7 Children's Movies You Have to Watch Just for the Visuals

When you think about children’s movies, mostly the conversation centers around whether or not a film is age appropriate – or if it’s going to be mind-numbingly boring for you, as a parent, to watch. These seven children’s movies aren’t just good storytelling, they’re absolutely visually arresting. They’ll draw you in with their gorgeous animation and open your children up to a whole new world of film.

The Thief and the Cobbler

1995, NR

This is the story of a brave cobbler named Tack who embarks on a journey to save the Golden City from destruction. He’s joined on his quest by the brave Princess Yum-Yum and together, they endeavor to stop the plans of the Grand Vizier, Zigzag who is voiced by Vincent Price.

The story may sound pretty close to Aladdin and they share many similarities however, Thief took the Arabian styled art to whole new heights. Every scene is painstakingly hand-drawn and filled with colorful and enchanting geometric designs. The look and feel of the movie is a strange combination of simple lines that form very complex patterns. It is a highly stylized movie with some silly jokes thrown in.

The Secret of Kells

2009, NR

This film is based on the story of the Book of Kells, originally an illuminated manuscript that’s hand drawn and features highly detailed and intricate illustrations worked into the text. And the film stays true to its origins with this illustrative style worked into every inch of the film.

The plot revolves around a young boy named Brendan who, with the help of his friend Aisling, a female forest spirit takes on the evil Crom Cruach in order to complete the manuscript that will “bring darkness to light”.

The film is very bright with scenes within scenes, just like the illuminated manuscripts it’s based on. It’s not very long, so the richness of the animation doesn’t become too overwhelming. And the story is simple so the focus can stay on the beauty of the film.

Wizard of Oz

1939, NR

This classic movie may seem fairly common place for modern viewers…most parents have seen the movie at least a million times. But to a first time viewer, passing through the world of black and white to a colorful one is a magical experience.

Additionally, in a world washed in CGI, the practical effects used to create Oz give a wonderful feel to the film. On closer viewing, there are little details throughout the movie – from the munchkins’ homes to the background dancers in Oz. Dorothy and Toto may seem old hat, but with fresh young eyes, the magic holds up well.


2011, PG

Speaking of old movie magic, Hugo combines modern cinema with silent film aesthetics. It’s a story of an orphaned boy that lives in 1930’s Paris, inside of a train station. On his quest to solve the mystery of an automaton left to him by his father, he helps an old man rediscover his love for cinema.

Everything in this film is highly stylized and immensely detailed. The movie is filled with wonders – with clips of fantasy films and old movies worked in, as well as in the actual storyline. The automaton alone is worth seeing the film, but that’s not the only treat in store.

The Book of Life

2013, PG

This story, based on the Day of the Dead, follows three childhood friends who unwittingly become pawns in a bet between two deities. While the film may at first seem dark, it’s actually bursting with… well, life.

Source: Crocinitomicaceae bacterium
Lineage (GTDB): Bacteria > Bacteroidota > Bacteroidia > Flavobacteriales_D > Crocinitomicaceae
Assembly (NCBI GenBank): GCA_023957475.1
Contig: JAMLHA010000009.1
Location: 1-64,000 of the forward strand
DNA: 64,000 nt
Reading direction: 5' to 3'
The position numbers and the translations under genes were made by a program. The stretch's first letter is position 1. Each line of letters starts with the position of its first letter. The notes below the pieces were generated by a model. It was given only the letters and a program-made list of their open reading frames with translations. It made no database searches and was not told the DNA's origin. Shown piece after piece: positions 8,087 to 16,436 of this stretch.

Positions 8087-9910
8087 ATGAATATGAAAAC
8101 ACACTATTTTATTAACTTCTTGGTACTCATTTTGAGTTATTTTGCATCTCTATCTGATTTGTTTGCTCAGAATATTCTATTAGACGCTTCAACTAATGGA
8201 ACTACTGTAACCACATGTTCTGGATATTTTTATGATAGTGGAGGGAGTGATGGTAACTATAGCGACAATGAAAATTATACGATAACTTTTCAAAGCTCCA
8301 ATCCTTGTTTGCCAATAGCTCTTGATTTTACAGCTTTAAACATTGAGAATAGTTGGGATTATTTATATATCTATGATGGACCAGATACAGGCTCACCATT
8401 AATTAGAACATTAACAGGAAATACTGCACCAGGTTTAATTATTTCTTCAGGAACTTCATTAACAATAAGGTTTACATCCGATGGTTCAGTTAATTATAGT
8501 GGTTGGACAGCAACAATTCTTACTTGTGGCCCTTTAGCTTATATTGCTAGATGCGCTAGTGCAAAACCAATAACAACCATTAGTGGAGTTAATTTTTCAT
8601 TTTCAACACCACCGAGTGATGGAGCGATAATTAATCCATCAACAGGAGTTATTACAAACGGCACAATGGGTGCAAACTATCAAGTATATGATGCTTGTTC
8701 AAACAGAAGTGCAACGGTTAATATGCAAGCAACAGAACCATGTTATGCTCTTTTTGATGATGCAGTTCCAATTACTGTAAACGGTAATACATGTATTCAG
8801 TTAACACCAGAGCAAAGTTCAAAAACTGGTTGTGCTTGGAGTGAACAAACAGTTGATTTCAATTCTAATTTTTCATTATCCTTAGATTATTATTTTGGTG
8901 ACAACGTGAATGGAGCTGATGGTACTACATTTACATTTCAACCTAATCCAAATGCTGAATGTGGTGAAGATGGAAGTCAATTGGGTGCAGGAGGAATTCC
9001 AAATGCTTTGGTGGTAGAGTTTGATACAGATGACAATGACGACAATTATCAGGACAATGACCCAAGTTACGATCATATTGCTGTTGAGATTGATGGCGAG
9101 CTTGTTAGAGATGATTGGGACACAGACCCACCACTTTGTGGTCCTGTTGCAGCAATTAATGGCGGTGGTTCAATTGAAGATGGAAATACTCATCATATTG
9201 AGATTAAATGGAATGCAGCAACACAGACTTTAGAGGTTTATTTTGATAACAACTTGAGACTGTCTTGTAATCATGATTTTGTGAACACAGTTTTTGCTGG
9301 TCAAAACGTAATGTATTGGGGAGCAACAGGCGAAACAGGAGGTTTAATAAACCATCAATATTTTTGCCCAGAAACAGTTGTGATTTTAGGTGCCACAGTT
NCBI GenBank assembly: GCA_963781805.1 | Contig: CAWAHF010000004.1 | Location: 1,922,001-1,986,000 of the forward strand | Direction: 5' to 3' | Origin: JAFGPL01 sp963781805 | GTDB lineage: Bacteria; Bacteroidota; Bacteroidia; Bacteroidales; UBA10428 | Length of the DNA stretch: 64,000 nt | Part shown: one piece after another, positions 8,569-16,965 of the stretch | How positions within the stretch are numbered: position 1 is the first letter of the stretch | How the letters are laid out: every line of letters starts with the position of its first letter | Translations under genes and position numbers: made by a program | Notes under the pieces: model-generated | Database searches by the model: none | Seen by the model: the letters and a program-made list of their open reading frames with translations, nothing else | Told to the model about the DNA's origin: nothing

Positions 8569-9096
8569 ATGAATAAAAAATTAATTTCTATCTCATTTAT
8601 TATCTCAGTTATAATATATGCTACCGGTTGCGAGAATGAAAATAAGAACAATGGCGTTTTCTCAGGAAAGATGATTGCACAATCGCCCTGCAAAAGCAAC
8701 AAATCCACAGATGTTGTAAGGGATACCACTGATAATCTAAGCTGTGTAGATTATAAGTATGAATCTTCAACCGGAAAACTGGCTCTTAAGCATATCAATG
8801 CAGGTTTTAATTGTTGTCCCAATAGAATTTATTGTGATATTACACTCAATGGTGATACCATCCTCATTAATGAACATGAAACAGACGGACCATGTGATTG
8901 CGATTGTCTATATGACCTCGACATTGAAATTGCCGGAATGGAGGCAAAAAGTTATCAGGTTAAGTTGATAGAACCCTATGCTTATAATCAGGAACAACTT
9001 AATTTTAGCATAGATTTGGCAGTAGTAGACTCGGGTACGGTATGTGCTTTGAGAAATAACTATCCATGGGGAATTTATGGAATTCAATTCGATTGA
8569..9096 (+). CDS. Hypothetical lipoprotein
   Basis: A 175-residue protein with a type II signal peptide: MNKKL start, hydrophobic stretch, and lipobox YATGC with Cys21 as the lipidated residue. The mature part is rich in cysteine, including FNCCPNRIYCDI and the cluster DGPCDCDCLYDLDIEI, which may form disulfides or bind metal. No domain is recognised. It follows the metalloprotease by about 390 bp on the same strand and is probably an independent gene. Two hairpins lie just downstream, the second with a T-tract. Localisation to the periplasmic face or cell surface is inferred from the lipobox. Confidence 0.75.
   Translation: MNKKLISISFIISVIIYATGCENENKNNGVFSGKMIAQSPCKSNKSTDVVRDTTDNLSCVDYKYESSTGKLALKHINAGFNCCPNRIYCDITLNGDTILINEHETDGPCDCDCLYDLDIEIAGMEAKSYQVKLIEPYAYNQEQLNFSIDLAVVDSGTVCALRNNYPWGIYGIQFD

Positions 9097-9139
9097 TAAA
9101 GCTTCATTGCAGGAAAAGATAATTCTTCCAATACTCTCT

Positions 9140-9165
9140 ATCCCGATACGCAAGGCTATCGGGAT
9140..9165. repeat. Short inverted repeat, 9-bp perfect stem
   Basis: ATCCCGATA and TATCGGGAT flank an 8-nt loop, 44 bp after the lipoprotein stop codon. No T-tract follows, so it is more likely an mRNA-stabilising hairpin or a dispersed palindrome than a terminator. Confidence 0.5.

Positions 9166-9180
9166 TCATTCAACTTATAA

Full of bright colors and a very unique art style, the film is a beauty. If you look closely, you’ll notice that everyone is a puppet – a nice touch in what is already visually arresting film. Even when the characters enter (spoiler alert!) the land of the dead, the world remains bright and cheerful throughout.

As a bonus, this Mexican-inspired fable can add some much needed diversity to your movie line up and the soundtrack is excellent.


1940, G

This classic Disney film saw a follow up in the late 90’s but the original is still the best. If you’re looking for a film that will enchant your children and open their imagination, this is your ticket.

This animated film features classical music set over a variety of different animated shorts. Each short has its own theme and self-contained story. There are magical Pegasus, dancing mushrooms and hippos, and even a brief scary moment.

Though it was animated 75 years ago, the scenes will stay with your child forever.
A word of caution however, earlier versions of the film contained some racist imagery. This has been cut by the company in newer DVDs. Be sure to check yours before showing your children.


1986, PG

This marriage between Jim Henson and David Bowie has really withstood the test of time. In this fantasy film, Sarah wishes for her baby brother to be taken by goblins and, surprise…they do it. What follows is her quest to get him back.

Unlike other films on this list, the actual sets are very simple but what fills them is worth a look. The puppets created for the film are all intricate, with tons of personality. As Sarah travels through the labyrinth, it’s really a-MAZE-ing to see the amount of work that went into creating the characters that she encounters.

What are some of your favorite kiddie films…just for the visuals?

We are a participant in the Amazon Services LLC Associates Program, an affiliate advertising program designed to provide a means for us to earn fees by linking to Amazon.com and affiliated sites.

Tags : movies   films   

Afshin Behnia
Don't forget Spirited Away!
Dona Kareno
I can't wait to watch Labyrinth with the kids.